Designing Covers for Books
Backstory on cover design
Designing a cover for a book is not so easy as it might sound. The story of Podiatrist on a Mission is no different.
I wanted to say a little bit about the cover design, its origin and also about two awards. One was the Churchill, the second the Silver Jubilee which I used to travel to San Francisco. Put it down to author’s license. Anyway read more…
They say a cover is the first thing that attracts a reader to a book and with two focus groups, one made up from younger non podiatrists, but professionals, and the other from older podiatry professionals, it comes down to chalk and cheese, and that old apples and pears comparison which is no comparison.
The concept cover helps when focusing on the book and its content. A little dour although it had potential, it was discarded as I don’t like stock covers that can appear in other people’s work. The prototype of course would not as this was customised…
The prototype came from a professional cover designer. The design went out to a focus group who were not quite sure what to make of the x-files facade. The San Francisco bridge looked good but despite some lens focus.
Where did the original cover come from?
Mission cover and podiatrist
Well if you have read the book, or intend to read the book it won’t become apparent that the picture was taken in New York in 1981. As the narrative does not describe New York, only San Francisco it was important to lose the background. Delving a bit deeper, the author visited San Francisco, but in fact included New York in the planned programme visiting the New York school of podiatry in late April. The main emphasis was on education and that took place over 10 weeks in San Francisco and included Los Angeles. As I only had 35 mm slides from 40 years ago, the head shot of me was the only decent picture available that came close. This included a social shot overlooking the Hudson River. If you look you will see the Twin Towers in the background. My friend Ken Levy guided me through the streets which were considered dangerous as I went down past Harlem to the school in NY, complete with cameras! My American podiatry colleagues did point out the false wisdom of being in this area as I joined the subway heading back to safer territory amidst heavy graffiti and strange looks.
The Churchill Fellowship Award
Writing a novel or autobiography requires an innate discipline to remove unwanted material. The problem behind this is what to remove and certainly there is an anathema to want to remove those passages you think are good. Certainly anything that slows down the pace has to go.
Had I put New York in with only a single day visiting the school, it would have stopped the story dead in its tracks. Likewise I would have to point out that although I won the C.F award, I took this grant later on in October 1981 flying into Philadelphia with my wife Jill. We visited the college there for 2 weeks and added to the educational experience and then flew to Chicago where I was to meet another fantastic colleague Dr Paul Stepanczuk and his family. Friendships made in 1981 have been sustained to this day and Paul has written an article on my site.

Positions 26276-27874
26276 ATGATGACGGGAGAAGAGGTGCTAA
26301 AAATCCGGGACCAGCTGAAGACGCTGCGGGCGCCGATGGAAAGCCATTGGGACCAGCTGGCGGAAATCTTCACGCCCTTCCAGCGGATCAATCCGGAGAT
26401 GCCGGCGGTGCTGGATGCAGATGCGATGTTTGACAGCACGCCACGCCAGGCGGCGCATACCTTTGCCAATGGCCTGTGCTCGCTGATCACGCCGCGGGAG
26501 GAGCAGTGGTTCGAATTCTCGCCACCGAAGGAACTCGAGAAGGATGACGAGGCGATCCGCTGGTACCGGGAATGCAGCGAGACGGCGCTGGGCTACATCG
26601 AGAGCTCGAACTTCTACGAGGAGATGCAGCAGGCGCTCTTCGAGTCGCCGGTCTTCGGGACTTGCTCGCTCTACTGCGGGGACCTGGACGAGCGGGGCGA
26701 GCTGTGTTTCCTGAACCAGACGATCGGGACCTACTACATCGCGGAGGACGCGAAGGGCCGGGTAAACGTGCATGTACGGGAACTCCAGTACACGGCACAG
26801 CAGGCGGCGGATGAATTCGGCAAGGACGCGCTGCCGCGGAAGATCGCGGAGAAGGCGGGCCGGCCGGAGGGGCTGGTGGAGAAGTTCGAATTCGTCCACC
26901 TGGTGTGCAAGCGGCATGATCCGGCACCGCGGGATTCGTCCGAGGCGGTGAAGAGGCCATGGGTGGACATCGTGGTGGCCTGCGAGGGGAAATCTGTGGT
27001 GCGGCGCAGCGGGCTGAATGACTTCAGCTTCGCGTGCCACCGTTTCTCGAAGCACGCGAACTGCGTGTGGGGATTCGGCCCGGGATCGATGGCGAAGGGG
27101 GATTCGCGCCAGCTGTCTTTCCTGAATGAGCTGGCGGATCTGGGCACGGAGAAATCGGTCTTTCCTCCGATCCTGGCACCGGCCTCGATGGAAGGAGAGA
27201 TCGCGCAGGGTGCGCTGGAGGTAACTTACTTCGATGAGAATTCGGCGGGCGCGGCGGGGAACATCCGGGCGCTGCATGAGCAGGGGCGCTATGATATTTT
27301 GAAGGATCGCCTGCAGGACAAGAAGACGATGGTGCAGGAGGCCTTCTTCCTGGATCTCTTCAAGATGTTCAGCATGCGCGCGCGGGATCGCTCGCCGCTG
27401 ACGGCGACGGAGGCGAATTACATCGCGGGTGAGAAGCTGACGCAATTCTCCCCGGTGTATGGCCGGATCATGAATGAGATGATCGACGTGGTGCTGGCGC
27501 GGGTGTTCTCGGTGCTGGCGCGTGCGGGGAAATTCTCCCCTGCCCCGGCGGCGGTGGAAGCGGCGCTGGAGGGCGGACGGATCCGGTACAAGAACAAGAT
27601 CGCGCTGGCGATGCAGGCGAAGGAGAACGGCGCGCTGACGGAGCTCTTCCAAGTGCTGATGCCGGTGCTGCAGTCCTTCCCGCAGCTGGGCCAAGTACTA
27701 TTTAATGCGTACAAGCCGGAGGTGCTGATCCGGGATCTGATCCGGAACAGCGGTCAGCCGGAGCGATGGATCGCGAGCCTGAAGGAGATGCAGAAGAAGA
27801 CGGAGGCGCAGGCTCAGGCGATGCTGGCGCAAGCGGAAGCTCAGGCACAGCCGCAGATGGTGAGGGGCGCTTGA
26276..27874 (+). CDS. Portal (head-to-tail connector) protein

About the Churchill Fellowship Memorial Trust
Much has changed since I ventured to the USA in 1981 following my interview in front of a formidable panel of 5. The Trust then of course had no website as it does today. Many podiatrists have followed me before and after and I hope they derived as much as I had from my early US experiences.
A lesser award but no less magnanimous in its reach…
The award that actually took me to San Francisco and California was the lesser known award that Luuk Meyers (see the book) had proposed. This was the Silver Jubilee Award (SJA). I must apologise to the sponsors for not giving them due credit until after the book was published. Due recognition for both awards must be recognised, not least because they helped a 25 year old launch his career and send him in a particular direction. My first teaching job would never have been as successful had it not been for both US visits.
Nineteen eight-one for me did the same as 1984 did for George Orwell. It put us both on the map. AIDS was soon discovered in the USA during the period of my visit, despite having been around in hidden form for years as far back as 1920 in Kinshasa. A virus that has killed more people in the world than most other transmissible diseases including the corona viruses. Certainly my memories and experience of the USA in 1981 left me with such emotions and motivation that later inevitably were imported into my UK practice and teaching. There is some irony in that the SJA came from the Prince of Wales. Today his wife, the Duchess of Cornwall, is the Patron of The College of Podiatry. I must confess my searching did not find anything about this award which seems to have disappeared into obscurity. For this reason I confess I used the rather better known Churchill award for the book. If anyone knows of the Silver Jubilee Award, please share by writing below this article as I think it should have gained better recognition.
Thanks for reading ‘designing covers for books’ in this short article
If you do read my book please do leave a review.This will help others discover the wonders of the profession of podiatry. You can read Professor Alan Borthwick’s review which is also published in the journal of the College of Podiatry – THE PODIATRIST March, 2021
1 Feb. 2021